Can an Outsourced Agency Write Content and Sound Like Your Business?

As a content marketing and social media management agency, we get asked this question quite often. “How can your company possibly write content about our brand when you are not experts in our field?” I try to contain my urge to assure them that we only hire clairvoyant know-it-alls, and instead I remind them that whether they were hiring a part-time employee to work side-by-side with them, or outsourcing it to an agency, the process of getting to know each other would be the same.

Most companies need help today keeping up with the demands of content marketing and social media management, and many want to outsource it but fear losing that local-flare, unique voice, and personal touch. They need to create great content to start conversations with their online audiences and attract more leads to their websites and social media sites, but they may lack time or skill to write the amount of content that our social-savvy audience is consuming today.

This is a legitimate concern and one that is especially relevant if the social marketing company you are working with is outsourcing their content creation to people in other countries (unless you are targeting an audience in those countries). Correct grammar and context are critical in social media posts, blog content and email marketing messages. Connecting with your audience through the content is one of your main goals and if you don’t have someone who can do that, you can be in trouble.

Here are 7 questions you can ask as you explore different content marketing solutions, to ensure they will be able to create content with your brand’s unique voice:

  1. Where is your team located?
  2. How do you source localized content for our blog, pages, and profiles?
  3. How often do we get to meet with you?
  4. How do you ensure the content matches our company culture and voice?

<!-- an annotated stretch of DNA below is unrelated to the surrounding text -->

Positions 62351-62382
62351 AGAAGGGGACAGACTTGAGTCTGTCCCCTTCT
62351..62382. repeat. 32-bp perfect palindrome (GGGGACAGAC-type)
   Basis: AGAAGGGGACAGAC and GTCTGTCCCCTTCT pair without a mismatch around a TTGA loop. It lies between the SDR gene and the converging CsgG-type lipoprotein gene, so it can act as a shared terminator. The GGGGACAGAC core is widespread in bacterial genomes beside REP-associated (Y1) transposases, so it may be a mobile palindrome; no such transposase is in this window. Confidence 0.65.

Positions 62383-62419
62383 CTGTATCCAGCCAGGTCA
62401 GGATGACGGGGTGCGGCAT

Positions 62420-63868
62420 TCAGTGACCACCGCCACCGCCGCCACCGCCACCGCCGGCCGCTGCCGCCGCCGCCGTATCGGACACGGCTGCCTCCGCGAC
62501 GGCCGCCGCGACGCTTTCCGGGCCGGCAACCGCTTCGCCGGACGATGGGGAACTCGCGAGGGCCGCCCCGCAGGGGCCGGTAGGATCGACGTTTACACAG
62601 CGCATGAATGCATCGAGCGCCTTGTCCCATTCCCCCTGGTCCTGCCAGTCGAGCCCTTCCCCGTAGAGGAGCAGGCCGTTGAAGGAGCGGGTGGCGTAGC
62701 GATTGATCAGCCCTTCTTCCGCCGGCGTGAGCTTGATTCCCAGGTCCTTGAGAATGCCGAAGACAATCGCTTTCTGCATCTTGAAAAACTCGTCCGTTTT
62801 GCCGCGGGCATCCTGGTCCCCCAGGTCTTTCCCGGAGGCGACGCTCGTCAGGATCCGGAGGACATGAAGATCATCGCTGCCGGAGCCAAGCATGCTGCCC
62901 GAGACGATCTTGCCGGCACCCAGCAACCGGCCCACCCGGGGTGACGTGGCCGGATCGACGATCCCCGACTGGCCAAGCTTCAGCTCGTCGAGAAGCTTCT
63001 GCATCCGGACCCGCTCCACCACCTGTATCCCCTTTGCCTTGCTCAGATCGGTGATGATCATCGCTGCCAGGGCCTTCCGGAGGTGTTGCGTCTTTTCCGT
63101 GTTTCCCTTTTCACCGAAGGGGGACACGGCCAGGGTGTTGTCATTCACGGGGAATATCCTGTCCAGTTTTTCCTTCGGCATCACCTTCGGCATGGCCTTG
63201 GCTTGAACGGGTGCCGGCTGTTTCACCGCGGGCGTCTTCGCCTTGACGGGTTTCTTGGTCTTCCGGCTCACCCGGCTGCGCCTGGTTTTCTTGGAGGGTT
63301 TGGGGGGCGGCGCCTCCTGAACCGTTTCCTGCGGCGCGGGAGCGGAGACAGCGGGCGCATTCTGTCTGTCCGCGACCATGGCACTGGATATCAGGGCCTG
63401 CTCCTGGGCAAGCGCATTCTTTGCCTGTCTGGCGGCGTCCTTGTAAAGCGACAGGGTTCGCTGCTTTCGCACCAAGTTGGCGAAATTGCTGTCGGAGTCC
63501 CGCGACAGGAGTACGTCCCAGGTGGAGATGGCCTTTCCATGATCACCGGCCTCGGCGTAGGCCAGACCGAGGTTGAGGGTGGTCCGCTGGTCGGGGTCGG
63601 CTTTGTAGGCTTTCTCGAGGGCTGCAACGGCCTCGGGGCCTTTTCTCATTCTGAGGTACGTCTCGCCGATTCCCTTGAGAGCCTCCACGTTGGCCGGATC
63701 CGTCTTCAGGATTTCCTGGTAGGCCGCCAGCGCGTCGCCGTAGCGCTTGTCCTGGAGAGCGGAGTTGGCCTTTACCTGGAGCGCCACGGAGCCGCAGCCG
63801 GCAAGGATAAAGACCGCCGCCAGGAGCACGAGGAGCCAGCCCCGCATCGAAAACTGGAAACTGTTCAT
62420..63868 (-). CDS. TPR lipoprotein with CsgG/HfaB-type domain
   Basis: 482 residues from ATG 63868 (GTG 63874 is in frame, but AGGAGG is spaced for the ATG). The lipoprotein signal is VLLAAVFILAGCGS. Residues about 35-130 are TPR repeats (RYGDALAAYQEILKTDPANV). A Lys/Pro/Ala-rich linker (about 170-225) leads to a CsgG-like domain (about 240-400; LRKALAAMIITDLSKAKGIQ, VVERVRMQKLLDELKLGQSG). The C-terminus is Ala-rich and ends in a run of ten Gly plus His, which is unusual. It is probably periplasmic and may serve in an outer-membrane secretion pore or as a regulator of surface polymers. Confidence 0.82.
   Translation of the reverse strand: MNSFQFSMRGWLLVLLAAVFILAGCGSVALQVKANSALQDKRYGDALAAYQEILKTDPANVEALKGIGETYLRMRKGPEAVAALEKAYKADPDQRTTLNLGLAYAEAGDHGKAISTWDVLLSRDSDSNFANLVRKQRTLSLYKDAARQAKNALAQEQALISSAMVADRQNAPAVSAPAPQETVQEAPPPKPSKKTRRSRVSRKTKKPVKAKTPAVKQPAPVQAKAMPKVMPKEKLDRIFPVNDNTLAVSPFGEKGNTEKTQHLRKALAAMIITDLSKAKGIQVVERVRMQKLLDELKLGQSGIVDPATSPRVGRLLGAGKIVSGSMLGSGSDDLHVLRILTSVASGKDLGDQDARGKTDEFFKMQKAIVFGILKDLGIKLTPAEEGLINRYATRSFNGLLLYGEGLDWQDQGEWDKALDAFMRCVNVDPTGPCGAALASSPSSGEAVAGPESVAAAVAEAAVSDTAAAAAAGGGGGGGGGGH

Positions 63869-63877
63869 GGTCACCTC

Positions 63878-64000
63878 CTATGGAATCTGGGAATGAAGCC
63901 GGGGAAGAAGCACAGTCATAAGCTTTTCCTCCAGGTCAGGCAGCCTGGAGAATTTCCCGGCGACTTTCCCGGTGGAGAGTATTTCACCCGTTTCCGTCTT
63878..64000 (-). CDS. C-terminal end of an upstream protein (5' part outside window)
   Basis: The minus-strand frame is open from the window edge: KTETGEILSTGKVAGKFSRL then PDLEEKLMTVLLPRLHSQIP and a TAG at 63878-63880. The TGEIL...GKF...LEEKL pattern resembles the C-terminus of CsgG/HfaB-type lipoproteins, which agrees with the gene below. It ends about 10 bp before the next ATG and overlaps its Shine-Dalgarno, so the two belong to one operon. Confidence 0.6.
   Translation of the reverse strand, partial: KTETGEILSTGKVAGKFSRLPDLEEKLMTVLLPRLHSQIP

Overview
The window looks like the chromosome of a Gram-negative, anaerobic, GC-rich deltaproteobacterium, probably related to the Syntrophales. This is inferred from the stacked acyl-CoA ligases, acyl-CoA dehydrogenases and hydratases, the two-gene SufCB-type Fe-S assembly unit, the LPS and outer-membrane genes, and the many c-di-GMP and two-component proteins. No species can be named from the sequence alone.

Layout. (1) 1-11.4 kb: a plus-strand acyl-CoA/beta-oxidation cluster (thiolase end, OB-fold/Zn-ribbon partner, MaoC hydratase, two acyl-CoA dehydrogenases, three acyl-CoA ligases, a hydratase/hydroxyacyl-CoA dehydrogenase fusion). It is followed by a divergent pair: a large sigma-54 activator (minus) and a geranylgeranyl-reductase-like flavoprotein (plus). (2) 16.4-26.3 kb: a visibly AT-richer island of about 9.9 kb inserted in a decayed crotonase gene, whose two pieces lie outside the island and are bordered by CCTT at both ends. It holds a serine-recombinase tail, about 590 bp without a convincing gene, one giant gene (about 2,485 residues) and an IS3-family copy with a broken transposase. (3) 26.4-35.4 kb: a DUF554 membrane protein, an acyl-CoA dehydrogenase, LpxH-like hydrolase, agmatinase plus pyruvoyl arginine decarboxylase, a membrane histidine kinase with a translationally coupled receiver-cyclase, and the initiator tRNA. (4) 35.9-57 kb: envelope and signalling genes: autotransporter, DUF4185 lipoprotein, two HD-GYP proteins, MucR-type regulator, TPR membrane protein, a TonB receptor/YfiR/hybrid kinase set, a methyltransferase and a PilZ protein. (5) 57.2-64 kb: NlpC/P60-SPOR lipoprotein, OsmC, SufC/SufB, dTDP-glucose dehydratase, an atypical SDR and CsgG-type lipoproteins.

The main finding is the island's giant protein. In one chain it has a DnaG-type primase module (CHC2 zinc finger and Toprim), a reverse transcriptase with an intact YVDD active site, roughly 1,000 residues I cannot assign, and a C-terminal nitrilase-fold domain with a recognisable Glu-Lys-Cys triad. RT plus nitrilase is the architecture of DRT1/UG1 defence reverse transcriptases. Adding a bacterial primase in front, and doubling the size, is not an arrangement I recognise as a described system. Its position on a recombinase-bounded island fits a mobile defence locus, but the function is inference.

5. What kind of content will you be writing for our company?
  6. Do you need us to provide the content or do you create it?
  7. Where will you get photos that are used in the content?

When we begin working with a client that is not in the same city as one of our offices, we ask for lists of local businesses, vendors, partners and local media outlets to get started. We set up lots of alerts and connect with, subscribe to, and follow community centers, chamber pages, business journals, news and media outlets, and more. We often know about upcoming community events before our clients do! (We try not to gloat but we do love when that happens!)

As for developing and matching the tone of the brand or business, we spend time speaking with the people who work there. Just like any new hire, we write down the lingo, the forbidden word list, and the vibe we pick up when speaking to everyone. Do people say words like, “AWESOME and DUDE?” or are we hearing, “It’s great to speak with you,” and “Mr. Jones is on vacation.” We have a client who uses emojis in almost everything and calls people, “Darling.” These are all cues we pick up on and weave into the written content where appropriate…DUDE!

Photos and fonts are also part of the equation. Photos evoke emotions and even fonts play into describing your brand’s image. It’s important that the team you have working on your marketing understand that emotions and messaging must all match the story your brand is trying to create. This might be an area that I tend to “advise” a little more with our clients. (Crappy images are one of my pet peeves) In our business we see a lot of visual content; good and bad. Photos, videos and graphics are huge influencers in social marketing, and too many people just don’t understand how horrifying some of their images are and the damage they are doing to their brand. (See, “Quit using these crappy images”)

When a client wants us to use stale corporate images that you would find on every other stale website (the perfectly diverse team all giving high-fives in the conference room) I have to offer my two-cents. These images repel not attract. They say “old and irrelevant” not innovative and shareable.

So whether you are hiring a part-time person to work in your office or you are considering outsourcing to a digital marketing agency, keep these pointers in mind and let them guide your conversations in the beginning as you all get to know each other.

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Gina Schreck is the president at SocialKNX (She is the one that gloats the most when she hears how brilliant our team is). Gina is an international speaker and loves helping organizations use today’s tools to connect and build relationships!